Take two identical objects, place them before you, and have them in physical contact with each other. Two paper clips, two pencils, two whatever, but they should be small. Innocence helps here, so do the exercise before you look at the follow-up questions.

Now, while looking at the “pair”, say these words mentally several times, “Two pencils” (Substitute with another name for the objects if you do not use pencils.)

Now, move them about a hand’s width apart from each other, and again mentally repeat the same phrase several times.

Separate them to two hands” width, and repeat again mentally several times.

Separate them to a shoulder’s width, and repeat again mentally several times. Do not “move back” to see them both comfortably, and instead move ONLY your eyes (not head) so that you scan from one to the other as you are mentally repeating.

Separate them about as far apart as your outstretched arms (but do not remain in contact with them with your hands), and repeat again mentally several times. Again, do not move back, and this time, move your head (mostly) so that you scan from one to the other as you are mentally repeating.

Finally, move the objects to as far apart as the room’s width, and repeat the phrase while you move your head (mostly), so that you scan from one to the other as you are mentally repeating.

If you have the motivation, move them to a “much greater” distance apart than the room’s width. Have one of the objects in your view but the other one out of sight. If this is “too much to ask” then put one of the objects out of sight (in a drawer perhaps), and this time just stare at the visible object while you mentally repeat the phrase.

Ask yourself,What is “two” for me?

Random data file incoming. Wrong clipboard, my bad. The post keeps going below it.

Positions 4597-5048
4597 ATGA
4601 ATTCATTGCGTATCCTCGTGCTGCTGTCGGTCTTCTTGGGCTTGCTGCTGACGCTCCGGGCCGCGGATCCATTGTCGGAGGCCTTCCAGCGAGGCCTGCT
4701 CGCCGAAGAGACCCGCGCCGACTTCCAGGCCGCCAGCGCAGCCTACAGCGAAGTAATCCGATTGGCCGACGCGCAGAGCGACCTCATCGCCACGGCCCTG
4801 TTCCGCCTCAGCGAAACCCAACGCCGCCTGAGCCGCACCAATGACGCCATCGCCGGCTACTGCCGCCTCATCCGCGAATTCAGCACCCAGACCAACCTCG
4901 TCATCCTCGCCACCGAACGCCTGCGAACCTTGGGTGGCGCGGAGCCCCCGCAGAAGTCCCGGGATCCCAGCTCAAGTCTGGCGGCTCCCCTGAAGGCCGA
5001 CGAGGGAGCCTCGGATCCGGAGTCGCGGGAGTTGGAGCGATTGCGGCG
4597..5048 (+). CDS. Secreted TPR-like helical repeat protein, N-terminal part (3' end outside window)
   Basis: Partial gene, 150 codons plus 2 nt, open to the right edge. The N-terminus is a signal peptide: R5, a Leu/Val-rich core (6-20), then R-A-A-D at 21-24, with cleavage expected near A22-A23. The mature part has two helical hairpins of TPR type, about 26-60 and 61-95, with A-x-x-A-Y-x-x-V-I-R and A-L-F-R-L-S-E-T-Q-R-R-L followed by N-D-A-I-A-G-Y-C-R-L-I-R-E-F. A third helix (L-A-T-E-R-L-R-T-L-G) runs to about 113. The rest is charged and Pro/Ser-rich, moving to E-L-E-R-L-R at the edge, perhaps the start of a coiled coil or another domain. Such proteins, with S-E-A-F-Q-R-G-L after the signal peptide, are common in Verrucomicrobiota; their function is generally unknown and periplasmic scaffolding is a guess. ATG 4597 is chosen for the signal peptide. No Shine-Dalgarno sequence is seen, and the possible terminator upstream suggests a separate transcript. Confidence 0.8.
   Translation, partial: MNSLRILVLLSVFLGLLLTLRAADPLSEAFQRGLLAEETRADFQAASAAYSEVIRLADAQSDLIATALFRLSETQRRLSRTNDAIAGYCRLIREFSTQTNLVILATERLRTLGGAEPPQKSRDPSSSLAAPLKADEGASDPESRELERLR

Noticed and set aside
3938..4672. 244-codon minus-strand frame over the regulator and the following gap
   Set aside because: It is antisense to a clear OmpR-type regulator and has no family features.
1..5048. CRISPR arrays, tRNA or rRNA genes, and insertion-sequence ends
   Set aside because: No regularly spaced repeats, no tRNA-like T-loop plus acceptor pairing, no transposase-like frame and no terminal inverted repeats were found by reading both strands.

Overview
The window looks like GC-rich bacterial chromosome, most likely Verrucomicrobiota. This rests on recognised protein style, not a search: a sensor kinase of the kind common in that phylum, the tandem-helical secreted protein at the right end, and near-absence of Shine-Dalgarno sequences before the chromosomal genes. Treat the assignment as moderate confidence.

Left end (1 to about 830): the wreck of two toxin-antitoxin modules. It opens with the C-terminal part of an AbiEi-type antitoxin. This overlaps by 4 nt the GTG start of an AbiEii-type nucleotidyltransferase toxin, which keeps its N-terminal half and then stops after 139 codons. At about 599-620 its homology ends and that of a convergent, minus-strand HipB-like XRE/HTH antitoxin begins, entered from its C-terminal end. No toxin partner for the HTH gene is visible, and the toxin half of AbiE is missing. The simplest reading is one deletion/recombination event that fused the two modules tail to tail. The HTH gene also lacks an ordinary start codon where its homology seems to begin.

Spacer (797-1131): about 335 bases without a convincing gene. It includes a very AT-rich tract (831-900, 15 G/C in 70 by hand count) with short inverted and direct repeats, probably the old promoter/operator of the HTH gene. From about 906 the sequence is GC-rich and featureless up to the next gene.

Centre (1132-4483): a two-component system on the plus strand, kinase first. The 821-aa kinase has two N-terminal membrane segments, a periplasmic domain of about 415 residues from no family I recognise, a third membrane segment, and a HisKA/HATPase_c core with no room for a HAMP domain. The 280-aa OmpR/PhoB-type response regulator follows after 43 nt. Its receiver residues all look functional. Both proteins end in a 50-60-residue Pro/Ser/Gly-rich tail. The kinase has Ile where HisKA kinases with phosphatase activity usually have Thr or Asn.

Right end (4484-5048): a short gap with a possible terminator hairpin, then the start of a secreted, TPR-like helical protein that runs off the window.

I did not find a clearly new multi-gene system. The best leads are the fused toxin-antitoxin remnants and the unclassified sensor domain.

What is “space” for me?

How do I use space to define values? How did the concept of “two-ness” change for me as the space between the objects increased?

How does the “volume of space” that “contains a distance” change my opinions? If I take a “quick peek” through an open doorway into an otherwise empty room and see two persons who are on opposite sides of the room, would I probably assume they are “together”? How does this “opinion” change if I imagine them the same distance apart in the middle of a desert?

When I saw the two objects together, did the concept of “a set” or “a pair” dominate the experience, and then a more abstract definition of “two” became operative as the distance increased? Did they ever stop being “two” for me?

What does the distance have to be between myself and someone before I feel we are a “couple”, “a pair”, or are “relating with each other” in the eyes of others who may view us at a party? How do I adjust such spaces as a way of communication to others about my relationship with my partner?

How close emotionally do I have to be, before my loved one and I are a “couple” in my own eyes? What do I mean by “close emotionally”? How big is the “emotional space” that I have us in? How big do I want it to be?

Are my relationships in “rooms” or “outdoors in the wide open spaces”?

How do I feel when I become one of a twosome? Do the unifying aspects that define our “set” “overcome” my individuality, or is my definition of myself expanded by the unity?

How far do I feel from my inner spirit? Are we a twosome?

For “homework,” see if my below poem has meaning for you.

Two is but an echo seenOnly something caught by mindLaughter heard from photographSound for mental ear designed

Two is but a shadow castSuch as seen inside a bookWhen a cloud though only inkGives to vale a darker look

Two is but the thinnest filmSalted trail of tear that’s driedLeft upon a mother’s cheekWhen she’s viewed her child with pride

Two is but a memoryWhen compared to what was doneOh it seems an age agoOur two hearts became as one